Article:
Pig-tailed macaques (Macaca nemestrina), like other primates, live in complex, hierarchical societies, and communicate with each other frequently, by means of gestures, facial expressions and vocalizations.
One of the expressions used by primates is the silent bared-teeth display. This is a unidirectional signal – it is always emitted by the same monkey in a pair. In a potential or real conflict situation, in which it is thought to have evolved, the expression is produced by a subordinate monkey to signal its submission to a dominant one.
The signal is effectively a way of managing conflict. Through past experience, the subordinate monkey has learnt that it is likely to lose the conflict with this particular individual, and therefore produces the silent bared-teeth display to prevent the conflict from escalating further.
The conflict situation is the context in which the silent bared-teeth display has been studied. But subordinates use also use it in an entirely different context, during what appear to be peaceful situations. Monkeys will, for example, produce the display when they are approaching or passing another, even though there is no aggression, or even a threat of aggression, from the monkey receiving the signal.
The function of the expression in these peaceful situations was unknown. But now, researchers from Emory University show that the meaning of this signal depends on the context in which it is displayed. Over a 5-period in 1998, they observed the behaviour of 84 pig-tailed macaques housed at the Yerkes National Primate Research Center near Lawrenceville in Georgia. The monkeys had been kept together as a group since 1985, and were therefore socially mature. During the study, about 1,600 silent bared-teeth displays were observed – over 1,200 in the peaceful context, and the remainder in actual conflicts.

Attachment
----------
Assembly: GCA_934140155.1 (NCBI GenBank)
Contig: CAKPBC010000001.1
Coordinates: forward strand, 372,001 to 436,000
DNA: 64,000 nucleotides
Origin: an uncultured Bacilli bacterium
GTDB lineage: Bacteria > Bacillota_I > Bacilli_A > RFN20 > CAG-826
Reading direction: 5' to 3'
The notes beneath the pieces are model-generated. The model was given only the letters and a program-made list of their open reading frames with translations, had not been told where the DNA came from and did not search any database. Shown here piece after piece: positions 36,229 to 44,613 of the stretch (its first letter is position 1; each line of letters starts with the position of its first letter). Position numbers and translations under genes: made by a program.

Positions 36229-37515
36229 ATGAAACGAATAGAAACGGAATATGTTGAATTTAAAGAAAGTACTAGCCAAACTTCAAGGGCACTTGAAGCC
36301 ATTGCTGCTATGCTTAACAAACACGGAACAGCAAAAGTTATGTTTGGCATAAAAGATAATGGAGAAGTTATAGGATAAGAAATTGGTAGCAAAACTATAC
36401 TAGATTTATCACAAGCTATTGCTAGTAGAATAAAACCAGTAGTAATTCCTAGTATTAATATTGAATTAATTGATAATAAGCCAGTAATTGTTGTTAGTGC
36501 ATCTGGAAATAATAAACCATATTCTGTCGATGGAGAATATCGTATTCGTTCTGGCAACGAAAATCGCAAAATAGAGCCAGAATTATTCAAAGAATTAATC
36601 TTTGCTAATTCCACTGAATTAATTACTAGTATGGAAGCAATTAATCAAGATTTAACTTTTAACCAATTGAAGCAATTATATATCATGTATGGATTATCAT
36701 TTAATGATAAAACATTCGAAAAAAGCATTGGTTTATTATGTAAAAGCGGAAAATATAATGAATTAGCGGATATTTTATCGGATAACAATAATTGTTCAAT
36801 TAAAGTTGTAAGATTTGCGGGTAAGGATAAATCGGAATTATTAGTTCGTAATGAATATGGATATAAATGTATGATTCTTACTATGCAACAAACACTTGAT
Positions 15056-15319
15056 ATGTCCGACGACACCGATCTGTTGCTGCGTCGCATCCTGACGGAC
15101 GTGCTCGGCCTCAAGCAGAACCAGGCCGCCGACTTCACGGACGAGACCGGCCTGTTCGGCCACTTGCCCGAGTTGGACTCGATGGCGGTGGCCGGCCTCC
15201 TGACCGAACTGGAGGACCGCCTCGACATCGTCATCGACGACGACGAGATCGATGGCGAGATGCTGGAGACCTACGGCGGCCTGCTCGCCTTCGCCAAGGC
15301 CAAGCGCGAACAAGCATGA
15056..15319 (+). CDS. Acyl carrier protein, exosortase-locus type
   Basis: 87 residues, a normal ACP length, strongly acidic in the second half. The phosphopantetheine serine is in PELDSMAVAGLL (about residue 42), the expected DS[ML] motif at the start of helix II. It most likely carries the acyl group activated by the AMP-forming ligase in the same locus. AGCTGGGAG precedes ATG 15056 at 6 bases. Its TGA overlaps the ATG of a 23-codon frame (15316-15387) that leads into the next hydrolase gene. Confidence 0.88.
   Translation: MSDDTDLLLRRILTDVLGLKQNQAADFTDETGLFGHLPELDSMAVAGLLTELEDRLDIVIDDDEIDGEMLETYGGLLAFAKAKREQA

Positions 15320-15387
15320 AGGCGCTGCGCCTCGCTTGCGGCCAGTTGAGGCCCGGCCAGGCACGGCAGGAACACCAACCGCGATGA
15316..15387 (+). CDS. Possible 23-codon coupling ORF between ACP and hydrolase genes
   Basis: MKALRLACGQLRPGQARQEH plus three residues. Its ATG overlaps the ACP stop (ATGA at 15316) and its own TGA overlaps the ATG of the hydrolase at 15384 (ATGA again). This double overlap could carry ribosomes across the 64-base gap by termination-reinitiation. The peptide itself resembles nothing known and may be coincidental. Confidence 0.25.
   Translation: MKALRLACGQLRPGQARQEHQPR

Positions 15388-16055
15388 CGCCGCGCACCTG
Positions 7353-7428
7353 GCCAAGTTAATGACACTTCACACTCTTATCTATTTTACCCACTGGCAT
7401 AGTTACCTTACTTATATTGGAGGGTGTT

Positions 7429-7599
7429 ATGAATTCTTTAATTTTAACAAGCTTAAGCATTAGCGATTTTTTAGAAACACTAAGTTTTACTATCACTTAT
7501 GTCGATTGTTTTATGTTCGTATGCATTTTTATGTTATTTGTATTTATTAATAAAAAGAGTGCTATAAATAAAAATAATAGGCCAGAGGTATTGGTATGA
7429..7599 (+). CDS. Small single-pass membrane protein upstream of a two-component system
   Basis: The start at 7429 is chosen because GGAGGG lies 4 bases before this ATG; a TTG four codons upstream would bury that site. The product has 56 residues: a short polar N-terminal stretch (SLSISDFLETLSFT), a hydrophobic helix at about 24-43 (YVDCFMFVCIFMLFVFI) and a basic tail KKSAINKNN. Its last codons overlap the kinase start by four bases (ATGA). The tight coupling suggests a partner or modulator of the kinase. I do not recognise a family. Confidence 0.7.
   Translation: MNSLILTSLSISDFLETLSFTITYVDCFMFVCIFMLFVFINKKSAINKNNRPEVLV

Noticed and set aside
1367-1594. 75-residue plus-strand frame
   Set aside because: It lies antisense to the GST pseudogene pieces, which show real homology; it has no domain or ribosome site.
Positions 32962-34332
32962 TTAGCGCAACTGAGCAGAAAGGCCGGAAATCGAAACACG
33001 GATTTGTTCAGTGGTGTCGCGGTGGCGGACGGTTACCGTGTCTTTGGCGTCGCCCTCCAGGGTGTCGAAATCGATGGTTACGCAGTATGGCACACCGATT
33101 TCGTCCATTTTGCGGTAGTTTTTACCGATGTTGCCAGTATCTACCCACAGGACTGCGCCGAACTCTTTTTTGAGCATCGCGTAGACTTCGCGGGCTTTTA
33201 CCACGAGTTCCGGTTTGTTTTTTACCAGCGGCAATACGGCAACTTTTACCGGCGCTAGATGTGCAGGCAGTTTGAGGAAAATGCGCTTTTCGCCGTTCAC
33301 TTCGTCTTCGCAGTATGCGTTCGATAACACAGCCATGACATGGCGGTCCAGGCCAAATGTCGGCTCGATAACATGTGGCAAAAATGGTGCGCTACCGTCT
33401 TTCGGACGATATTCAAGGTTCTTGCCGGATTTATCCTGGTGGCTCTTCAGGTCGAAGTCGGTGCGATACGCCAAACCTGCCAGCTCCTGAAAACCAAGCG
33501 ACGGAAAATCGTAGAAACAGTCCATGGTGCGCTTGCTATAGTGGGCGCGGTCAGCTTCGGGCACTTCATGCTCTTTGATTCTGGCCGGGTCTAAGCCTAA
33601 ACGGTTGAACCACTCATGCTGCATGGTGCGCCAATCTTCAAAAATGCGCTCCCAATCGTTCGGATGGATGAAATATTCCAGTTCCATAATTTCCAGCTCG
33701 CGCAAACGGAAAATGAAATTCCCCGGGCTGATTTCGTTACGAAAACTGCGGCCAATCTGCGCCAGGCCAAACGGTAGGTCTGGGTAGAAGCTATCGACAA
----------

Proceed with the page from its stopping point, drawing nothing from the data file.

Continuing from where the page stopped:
It was found that pairs of macaques that exchange the peaceful form of the signal frequently fight less often than pairs who exchange the same signal only when in conflict. When those pairs who exchanged the peaceful signal did come into conflict, reconciliation was achieved more quickly; they also groomed each other more frequently. Those pairs exchanging the peaceful variant of the signal appear have closer relationships than pairs which exchange the expression only in conflict situations.
Thus, in peaceful situations, the expression signals subordination, and facilitates positive social interactions between the pair. In using the expression, the sender is telling the receiver that they agree upon the established pattern of behaviour. This reinforces the hierarchical relationship between the pair, reducing uncertainty about the state of the relationship. (The authors call this “relationship state signalling”.) As a result, the amount of aggression needed by the receiver to maintain its dominant status in the relationship is reduced. The signal, as used in the peaceful context, is therefore a means of bringing about social cohesion within the group.
In a conflict, the silent bared-teeth display is signalling the immediate behaviour of the subordinate. In contrast, in the peaceful context, the expression signals the concept of subordination, or how the monkey would behave in a conflict situation. In other words, the subordinate is communicating hypothetically with the receiver of the signal. It was previously thought that the ability to communicate in such abstract terms was limited to humans, and this is the first example to date of animal communication about a future interaction. Two big questions raised by this study are how this type of communication arose, and what role it played in the evolution of social complexity.
Flack, J. C. & de Waal, F. (2007). Context modulates signal meaning in primate communication. PNAS DOI: 10.1073/pnas.0603565104.